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Shocking power surge; Rottino's big day still a hot topic

Vinny Rottino did roughly the same amount of damage at the plate Sunday as the rest of the Buffalo Bisons. Which means he did nothing.

Rottino went 0 for 4 and the Bisons managed a season-low two hits in a 4-1 loss to Indianapolis before 6,875 at Coca-Cola Field. But it was a rare clunker at home in recent weeks for the Bisons, who had won four straight and thrilled their fans with a six-homer explosion in Saturday night's 11-6 win.

Rottino carved a slice of franchise history in that one, becoming just the fourth Buffalo player to hit three home runs in a game downtown. The ace utility man, who served as the Herd catcher for the second straight game Sunday, might be the most unlikely of the quartet.

Teammate Val Pascucci, who did it in 2010, and franchise home run leader Jeff Manto (1997) rate as vaunted power hitters. Catcher Dusty Wathan didn't go deep often in his career but he belted 14 in 2005 and connected for three of them, along with a franchise-record nine RBIs, in a memorable matinee against Toledo.

Rottino, 32, entered Saturday's game with just one home run on the season and only 78 in over 1,100 career minor-league games.

The 3-hour, 50-minute affair -- the longest in franchise history for nine innings -- stretched until nearly 11 p.m. and it was around 10:30 when Rottino took Indy reliever Kris Johnson deep to left for his third long ball of the night, a two-run shot to left. He also homered in the third and sixth and finished with five RBIs.

Sunday morning, Rottino simply stayed in his routine of taking some batting practice in the ballpark's basement cages.

"That's kind of cool. Definitely," he said of being in the group of four. "I love minor league baseball. I love to play. I play as hard as I can every day but ultimately you're working on the stuff that will get you to the big leagues. Stay consistent and see what happens. It was a good night."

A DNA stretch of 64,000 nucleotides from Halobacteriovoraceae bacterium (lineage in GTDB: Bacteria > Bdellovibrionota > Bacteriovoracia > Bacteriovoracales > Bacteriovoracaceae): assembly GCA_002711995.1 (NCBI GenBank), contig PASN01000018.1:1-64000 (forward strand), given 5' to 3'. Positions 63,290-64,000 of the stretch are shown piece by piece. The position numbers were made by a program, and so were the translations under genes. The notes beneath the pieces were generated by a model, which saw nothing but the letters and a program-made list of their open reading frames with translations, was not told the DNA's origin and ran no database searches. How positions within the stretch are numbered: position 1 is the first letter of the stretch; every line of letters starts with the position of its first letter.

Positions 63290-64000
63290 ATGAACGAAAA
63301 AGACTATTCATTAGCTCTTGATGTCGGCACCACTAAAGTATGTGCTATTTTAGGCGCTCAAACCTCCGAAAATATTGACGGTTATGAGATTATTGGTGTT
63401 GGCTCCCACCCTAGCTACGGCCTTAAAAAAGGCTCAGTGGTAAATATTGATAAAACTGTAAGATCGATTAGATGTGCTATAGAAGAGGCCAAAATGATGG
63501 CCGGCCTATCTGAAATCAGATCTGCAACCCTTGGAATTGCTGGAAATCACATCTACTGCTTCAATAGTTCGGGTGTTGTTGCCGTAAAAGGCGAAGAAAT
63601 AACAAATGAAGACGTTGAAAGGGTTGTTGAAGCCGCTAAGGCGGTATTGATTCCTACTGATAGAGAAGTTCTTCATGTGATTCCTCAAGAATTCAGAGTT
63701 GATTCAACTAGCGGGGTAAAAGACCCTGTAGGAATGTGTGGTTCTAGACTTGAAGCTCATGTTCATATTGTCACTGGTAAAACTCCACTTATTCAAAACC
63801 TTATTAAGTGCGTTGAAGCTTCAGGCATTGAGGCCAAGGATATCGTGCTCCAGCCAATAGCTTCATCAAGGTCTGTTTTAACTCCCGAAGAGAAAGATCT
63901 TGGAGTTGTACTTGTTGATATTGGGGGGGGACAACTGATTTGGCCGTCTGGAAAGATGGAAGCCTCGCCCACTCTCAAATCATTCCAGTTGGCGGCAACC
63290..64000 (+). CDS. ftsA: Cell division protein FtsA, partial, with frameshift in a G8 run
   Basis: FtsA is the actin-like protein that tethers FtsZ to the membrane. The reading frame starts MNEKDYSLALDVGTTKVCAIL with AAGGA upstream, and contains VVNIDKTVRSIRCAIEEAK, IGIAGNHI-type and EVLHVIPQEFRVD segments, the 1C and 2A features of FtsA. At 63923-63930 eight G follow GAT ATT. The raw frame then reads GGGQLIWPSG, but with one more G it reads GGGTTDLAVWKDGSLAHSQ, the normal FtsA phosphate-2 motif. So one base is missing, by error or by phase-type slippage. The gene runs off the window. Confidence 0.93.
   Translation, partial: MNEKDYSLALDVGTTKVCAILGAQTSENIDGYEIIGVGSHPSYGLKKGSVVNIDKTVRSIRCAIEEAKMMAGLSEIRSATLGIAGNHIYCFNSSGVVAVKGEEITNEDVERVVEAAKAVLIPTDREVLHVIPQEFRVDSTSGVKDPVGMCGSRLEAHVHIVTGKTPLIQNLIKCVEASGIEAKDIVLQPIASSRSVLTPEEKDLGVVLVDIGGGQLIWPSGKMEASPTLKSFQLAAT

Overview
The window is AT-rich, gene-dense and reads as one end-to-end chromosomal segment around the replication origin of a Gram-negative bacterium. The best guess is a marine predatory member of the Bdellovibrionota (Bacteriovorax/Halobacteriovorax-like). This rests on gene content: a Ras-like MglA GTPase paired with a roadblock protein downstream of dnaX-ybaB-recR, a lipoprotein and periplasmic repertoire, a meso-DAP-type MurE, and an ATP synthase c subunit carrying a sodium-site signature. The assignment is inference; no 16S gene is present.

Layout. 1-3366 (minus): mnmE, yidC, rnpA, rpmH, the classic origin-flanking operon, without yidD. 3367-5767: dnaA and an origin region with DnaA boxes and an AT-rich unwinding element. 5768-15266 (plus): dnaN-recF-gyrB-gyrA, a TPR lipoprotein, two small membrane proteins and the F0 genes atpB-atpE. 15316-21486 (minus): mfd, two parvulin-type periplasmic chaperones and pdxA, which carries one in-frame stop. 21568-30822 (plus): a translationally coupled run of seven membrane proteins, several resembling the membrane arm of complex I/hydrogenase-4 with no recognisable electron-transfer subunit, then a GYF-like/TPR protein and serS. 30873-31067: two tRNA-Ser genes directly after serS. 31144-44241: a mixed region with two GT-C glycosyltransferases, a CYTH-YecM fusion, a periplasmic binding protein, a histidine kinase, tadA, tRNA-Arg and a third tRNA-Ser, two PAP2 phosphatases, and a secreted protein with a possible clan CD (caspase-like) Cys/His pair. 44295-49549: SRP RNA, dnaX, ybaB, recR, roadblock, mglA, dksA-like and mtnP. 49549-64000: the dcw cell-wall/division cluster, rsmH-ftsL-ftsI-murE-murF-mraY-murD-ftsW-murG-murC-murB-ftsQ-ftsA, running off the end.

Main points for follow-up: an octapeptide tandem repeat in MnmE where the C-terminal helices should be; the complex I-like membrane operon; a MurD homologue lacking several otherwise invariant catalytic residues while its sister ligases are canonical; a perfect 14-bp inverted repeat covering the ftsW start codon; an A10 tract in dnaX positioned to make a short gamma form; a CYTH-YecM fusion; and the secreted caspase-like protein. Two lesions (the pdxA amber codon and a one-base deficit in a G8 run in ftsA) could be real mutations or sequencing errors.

Rottino entered Sunday with a .316 batting average that was tied for sixth in the International League. He's a career .295 hitter whose best full season was a .314 mark at Nashville in 2006.

"Any time somebody can hit three in a game, it's unbelievable," said Pascucci, who also took Indianapolis deep thrice here back in 2010. "He got some sort of hanging changeup and I was on the top step [of the dugout] when he hit it. I knew it was gone right off the bat. It was a great feeling for me. He was pretty excited when he came in the dugout and everybody was excited for him."

Rottino's three-homer game was the eighth of the season in the minor leagues. There have been three in the big leagues (Curtis Granderson, Ryan Braun, Joey Votto) in addition to the four-homer game by Texas' Josh Hamilton May 8 at Baltimore.

"I'm just a line-drive hitter," Rottino said. "I'm just thinking to drive a guy in with a fly ball but a lot of times you get a pitch elevated and that's what happens. Look up in the [strike] zone, get a sac fly. Sometimes, you catch it out front and it goes out of the ballpark like that."

Rottino lost a 20-game hitting streak with an 0-for-5 night Friday, a streak that was interrupted by a nine-day trip to the New York Mets. There's a chance he could get that call again today as the Mets open a series in Pittsburgh and will drop a pitcher and add another position player.

"He's definitely one of the candidates depending on what Terry [Mets manager Terry Collins] needs," said Bisons manager Wally Backman. "Vinny is very versatile."

"I played against Vinny a lot through the [Pacific Coast League] and known him a long time," Pascucci said. "He's always been a good hitter and it just all came together for him on the power end in one night."